While we know that investigators in New York are looking closely at charging Donald Trump and the Trump Organization with financial fraud, many believe that the incumbent president should also face prosecution for his failure to battle the novel coronavirus, which has killed 490,000 Americans so far.
But what exactly would Trump be charged with if someone wanted to prosecute him for his negligence regarding the COVID-19 pandemic?
Some attorneys are suggesting Trump should be charged with crimes against humanity, as former MSNBC host Keith Olbermann noted Tuesday in a series of videos he posted on Twitter.
Here’s the legal framework for charging Trump with crimes against humanity:
Trump has not only repeatedly failed to do all he could to stop the spread of coronavirus, he’s also shorting the states when it comes to the number of promised doses of COVID-19 vaccine. Pfizer offered to sell the United States an additional 100 million vaccines, but Trump refused to purchase them.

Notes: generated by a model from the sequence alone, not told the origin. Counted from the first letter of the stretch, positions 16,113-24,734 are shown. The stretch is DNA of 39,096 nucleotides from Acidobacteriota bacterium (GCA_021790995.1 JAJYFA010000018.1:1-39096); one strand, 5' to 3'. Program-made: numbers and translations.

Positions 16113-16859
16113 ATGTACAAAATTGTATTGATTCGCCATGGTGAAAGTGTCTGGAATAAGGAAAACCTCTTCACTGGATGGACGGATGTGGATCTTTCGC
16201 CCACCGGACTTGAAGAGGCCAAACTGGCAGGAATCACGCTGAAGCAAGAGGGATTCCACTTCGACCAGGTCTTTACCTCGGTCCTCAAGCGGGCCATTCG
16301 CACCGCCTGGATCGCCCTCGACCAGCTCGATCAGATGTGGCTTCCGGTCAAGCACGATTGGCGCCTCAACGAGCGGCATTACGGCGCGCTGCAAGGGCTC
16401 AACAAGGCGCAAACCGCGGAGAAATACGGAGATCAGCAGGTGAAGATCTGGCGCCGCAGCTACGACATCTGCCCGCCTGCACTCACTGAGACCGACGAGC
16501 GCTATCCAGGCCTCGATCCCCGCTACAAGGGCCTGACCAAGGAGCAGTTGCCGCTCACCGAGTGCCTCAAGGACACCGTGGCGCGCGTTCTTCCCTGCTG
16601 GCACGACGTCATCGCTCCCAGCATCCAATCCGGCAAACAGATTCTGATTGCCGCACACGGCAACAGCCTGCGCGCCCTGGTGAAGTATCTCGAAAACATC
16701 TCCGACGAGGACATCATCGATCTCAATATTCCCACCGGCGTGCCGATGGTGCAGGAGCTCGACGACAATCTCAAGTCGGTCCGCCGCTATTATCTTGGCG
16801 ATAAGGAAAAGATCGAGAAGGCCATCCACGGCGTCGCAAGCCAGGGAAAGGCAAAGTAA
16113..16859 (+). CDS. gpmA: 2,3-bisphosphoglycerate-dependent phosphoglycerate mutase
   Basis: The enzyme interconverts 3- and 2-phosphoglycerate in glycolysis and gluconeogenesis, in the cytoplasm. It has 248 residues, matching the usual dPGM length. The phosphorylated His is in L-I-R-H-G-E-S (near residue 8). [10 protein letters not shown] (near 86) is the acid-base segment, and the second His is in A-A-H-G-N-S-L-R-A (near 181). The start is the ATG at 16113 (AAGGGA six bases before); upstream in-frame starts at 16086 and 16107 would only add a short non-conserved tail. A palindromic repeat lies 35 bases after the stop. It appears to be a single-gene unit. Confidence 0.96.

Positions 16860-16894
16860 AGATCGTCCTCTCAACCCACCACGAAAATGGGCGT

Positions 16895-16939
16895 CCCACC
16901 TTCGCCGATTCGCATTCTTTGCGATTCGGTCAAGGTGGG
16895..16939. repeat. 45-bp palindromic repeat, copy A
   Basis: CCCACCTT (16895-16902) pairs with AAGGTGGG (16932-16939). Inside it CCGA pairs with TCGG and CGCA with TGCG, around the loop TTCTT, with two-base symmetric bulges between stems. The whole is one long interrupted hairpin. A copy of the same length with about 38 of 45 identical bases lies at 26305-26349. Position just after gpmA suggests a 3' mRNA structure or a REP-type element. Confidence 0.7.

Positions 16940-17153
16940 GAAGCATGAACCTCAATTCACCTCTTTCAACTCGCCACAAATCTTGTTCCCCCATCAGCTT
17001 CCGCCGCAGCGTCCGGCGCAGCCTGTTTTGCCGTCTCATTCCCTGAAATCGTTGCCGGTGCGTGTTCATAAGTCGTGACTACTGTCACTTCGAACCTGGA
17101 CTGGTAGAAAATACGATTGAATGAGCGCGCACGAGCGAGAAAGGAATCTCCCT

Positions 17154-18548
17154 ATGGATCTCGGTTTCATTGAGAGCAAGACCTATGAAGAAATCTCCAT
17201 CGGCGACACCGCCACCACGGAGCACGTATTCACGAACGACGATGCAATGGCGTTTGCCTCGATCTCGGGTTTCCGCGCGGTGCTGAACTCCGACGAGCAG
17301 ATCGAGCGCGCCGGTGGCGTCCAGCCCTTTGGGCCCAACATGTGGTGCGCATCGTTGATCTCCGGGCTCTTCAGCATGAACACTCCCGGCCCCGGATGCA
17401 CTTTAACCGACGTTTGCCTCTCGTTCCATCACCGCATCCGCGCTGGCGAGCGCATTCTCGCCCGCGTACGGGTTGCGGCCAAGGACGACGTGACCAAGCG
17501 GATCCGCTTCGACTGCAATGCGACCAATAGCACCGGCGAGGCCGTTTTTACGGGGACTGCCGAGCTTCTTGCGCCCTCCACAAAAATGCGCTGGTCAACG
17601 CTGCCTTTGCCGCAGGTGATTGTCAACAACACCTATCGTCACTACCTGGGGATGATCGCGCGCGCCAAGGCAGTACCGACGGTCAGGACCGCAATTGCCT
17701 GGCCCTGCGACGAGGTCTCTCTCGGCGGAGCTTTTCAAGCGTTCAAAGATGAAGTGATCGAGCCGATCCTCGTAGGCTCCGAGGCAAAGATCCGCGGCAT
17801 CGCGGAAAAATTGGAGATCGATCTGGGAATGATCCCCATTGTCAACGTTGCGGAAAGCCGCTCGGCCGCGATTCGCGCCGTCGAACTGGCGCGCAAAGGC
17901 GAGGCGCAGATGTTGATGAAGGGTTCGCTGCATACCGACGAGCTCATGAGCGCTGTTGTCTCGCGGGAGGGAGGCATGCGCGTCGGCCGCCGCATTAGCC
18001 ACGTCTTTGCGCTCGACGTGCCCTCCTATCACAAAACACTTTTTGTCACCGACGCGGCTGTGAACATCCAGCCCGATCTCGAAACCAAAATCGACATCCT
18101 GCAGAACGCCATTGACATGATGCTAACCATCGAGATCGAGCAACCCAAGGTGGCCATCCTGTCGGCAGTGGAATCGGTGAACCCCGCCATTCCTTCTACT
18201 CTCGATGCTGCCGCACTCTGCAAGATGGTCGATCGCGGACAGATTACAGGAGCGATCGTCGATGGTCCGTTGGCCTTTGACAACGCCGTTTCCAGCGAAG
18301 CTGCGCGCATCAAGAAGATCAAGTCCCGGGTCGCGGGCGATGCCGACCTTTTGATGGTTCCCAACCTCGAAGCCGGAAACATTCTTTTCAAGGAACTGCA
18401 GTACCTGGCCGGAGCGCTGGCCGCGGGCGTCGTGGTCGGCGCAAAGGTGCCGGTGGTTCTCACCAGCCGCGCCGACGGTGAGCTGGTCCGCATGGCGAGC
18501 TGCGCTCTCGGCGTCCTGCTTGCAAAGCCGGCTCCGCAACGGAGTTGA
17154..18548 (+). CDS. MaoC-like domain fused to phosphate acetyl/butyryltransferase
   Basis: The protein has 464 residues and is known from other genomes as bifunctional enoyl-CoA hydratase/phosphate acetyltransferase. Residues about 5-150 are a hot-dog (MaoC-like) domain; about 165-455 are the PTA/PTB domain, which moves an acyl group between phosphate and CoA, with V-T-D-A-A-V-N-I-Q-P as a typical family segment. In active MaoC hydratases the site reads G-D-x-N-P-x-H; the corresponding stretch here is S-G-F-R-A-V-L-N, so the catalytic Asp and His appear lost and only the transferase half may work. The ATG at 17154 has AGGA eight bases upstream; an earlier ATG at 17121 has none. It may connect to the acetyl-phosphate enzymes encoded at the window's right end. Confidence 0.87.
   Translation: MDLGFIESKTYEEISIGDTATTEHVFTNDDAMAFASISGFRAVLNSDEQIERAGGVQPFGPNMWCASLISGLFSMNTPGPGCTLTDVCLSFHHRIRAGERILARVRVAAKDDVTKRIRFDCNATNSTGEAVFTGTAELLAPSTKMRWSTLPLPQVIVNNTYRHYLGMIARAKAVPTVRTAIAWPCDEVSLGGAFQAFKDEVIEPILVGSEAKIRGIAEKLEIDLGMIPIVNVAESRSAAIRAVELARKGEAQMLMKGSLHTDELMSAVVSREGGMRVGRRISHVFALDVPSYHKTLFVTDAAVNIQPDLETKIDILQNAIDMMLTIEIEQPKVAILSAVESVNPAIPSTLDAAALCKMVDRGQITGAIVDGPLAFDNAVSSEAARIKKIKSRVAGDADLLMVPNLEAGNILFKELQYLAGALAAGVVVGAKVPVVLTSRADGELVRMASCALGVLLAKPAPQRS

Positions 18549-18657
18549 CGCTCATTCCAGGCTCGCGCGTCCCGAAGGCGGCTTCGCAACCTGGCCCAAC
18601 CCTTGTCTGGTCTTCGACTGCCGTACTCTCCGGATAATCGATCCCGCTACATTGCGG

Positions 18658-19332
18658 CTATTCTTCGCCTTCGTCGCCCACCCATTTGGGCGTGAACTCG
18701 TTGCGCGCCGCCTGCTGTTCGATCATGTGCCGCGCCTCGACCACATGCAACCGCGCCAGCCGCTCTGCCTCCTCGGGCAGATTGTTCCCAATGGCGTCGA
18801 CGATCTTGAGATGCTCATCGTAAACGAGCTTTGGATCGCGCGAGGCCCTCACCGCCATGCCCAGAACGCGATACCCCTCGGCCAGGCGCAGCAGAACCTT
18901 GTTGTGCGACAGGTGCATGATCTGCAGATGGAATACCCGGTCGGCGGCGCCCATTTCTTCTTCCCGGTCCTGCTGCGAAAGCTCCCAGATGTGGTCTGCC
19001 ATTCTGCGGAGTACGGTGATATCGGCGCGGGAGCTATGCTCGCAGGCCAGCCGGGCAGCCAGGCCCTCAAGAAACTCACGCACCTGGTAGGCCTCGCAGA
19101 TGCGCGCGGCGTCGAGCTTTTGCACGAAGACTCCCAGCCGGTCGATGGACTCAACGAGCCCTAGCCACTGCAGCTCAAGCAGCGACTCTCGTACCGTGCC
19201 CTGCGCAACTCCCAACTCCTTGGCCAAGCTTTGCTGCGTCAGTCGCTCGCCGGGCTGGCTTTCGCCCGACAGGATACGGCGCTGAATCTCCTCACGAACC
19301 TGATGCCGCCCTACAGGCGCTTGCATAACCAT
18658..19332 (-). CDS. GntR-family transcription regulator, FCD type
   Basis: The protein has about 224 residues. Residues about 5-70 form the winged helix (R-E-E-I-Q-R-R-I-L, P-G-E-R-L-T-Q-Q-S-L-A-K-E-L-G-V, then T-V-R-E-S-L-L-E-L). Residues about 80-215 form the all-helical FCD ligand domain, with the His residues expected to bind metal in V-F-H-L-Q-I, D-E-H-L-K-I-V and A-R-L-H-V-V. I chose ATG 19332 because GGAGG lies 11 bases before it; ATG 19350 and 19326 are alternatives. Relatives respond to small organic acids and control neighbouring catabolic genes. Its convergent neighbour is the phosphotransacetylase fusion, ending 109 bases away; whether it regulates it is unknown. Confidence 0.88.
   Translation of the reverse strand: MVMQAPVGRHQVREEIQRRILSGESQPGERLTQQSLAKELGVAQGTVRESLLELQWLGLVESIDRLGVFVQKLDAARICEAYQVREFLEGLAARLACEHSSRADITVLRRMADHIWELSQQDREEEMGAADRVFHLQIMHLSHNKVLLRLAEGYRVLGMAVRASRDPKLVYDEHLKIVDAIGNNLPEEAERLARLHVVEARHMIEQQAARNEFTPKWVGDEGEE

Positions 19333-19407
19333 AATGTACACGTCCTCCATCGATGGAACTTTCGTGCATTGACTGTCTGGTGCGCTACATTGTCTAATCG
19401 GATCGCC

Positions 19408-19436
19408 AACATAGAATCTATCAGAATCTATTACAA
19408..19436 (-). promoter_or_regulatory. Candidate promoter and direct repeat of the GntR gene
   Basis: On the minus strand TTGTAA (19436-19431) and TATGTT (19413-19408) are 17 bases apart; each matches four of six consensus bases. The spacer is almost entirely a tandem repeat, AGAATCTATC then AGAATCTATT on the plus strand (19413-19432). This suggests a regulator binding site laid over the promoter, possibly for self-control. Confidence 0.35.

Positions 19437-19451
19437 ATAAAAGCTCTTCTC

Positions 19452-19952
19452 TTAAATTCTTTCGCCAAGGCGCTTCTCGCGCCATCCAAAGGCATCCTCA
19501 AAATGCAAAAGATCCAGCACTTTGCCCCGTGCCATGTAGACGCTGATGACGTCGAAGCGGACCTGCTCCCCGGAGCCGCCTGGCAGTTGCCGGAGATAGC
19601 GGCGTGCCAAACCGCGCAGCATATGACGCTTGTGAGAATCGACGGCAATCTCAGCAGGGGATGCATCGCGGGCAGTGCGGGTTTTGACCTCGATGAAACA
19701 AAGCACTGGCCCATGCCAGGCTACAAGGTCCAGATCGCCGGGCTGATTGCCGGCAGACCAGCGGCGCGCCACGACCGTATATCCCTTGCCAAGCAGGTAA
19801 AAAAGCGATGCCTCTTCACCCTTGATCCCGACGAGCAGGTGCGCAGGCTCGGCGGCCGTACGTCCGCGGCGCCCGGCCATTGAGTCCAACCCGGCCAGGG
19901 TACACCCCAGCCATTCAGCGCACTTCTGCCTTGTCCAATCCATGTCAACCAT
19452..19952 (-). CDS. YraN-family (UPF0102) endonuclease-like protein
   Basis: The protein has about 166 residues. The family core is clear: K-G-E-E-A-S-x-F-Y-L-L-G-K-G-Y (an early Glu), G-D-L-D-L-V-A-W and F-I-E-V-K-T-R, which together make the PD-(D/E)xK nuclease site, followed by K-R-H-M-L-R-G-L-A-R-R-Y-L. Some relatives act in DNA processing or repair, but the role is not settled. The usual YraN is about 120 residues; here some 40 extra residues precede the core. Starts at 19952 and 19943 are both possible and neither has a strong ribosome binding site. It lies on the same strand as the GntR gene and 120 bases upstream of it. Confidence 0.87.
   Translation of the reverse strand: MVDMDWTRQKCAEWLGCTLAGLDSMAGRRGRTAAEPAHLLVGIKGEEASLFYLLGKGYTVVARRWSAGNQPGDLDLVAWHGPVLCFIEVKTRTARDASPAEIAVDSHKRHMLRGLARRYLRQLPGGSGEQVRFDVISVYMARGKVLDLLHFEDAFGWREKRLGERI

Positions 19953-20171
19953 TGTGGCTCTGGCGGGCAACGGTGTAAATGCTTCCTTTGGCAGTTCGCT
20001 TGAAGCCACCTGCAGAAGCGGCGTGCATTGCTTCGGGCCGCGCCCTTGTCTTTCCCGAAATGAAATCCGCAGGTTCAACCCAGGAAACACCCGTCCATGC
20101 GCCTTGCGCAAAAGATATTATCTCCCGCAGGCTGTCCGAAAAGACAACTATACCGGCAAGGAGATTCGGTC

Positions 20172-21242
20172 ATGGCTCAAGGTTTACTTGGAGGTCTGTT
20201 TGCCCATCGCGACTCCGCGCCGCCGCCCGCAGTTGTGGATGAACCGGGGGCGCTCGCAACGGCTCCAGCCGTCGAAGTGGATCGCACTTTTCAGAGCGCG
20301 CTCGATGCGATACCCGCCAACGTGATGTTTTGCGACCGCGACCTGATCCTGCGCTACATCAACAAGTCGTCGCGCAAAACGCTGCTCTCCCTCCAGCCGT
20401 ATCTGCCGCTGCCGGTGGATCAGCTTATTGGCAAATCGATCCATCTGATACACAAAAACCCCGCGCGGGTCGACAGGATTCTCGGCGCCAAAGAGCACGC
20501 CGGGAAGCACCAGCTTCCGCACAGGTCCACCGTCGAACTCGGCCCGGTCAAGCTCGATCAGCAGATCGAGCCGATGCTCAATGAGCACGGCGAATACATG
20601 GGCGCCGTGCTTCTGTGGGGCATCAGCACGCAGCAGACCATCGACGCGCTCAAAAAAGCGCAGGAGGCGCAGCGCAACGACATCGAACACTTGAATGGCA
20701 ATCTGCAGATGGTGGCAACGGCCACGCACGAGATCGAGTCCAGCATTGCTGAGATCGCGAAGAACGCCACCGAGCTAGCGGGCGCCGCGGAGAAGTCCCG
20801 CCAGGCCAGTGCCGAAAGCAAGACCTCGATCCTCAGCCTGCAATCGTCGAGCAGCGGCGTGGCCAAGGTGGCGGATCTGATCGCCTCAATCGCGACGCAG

Who would prosecute Trump? Well, the Justice Department could, with the DOJ’s Human Rights and Special Prosecutions Section taking the lead. It’s own guide states that it specifically “investigates and prosecutes human rights violators and international criminals who have violated U.S. criminal law.”
Granted, Americans are rarely prosecuted under human rights laws, but the guidelines make it clear that anyone can be charged if their “acts are so broad and so egregious as to be considered crimes against humanity.”
400,000 dead Americans. A failure to act quickly when the virus arrived in the U.S. and refusing to provide adequate vaccines. Those are indeed crimes against humanity, the sort of thing that reeks of evil.
If indeed Trump can be charged, he should be. And his punishment should fit the crime.
Here’s Olbermann on the subject of Trump’s crimes against humanity: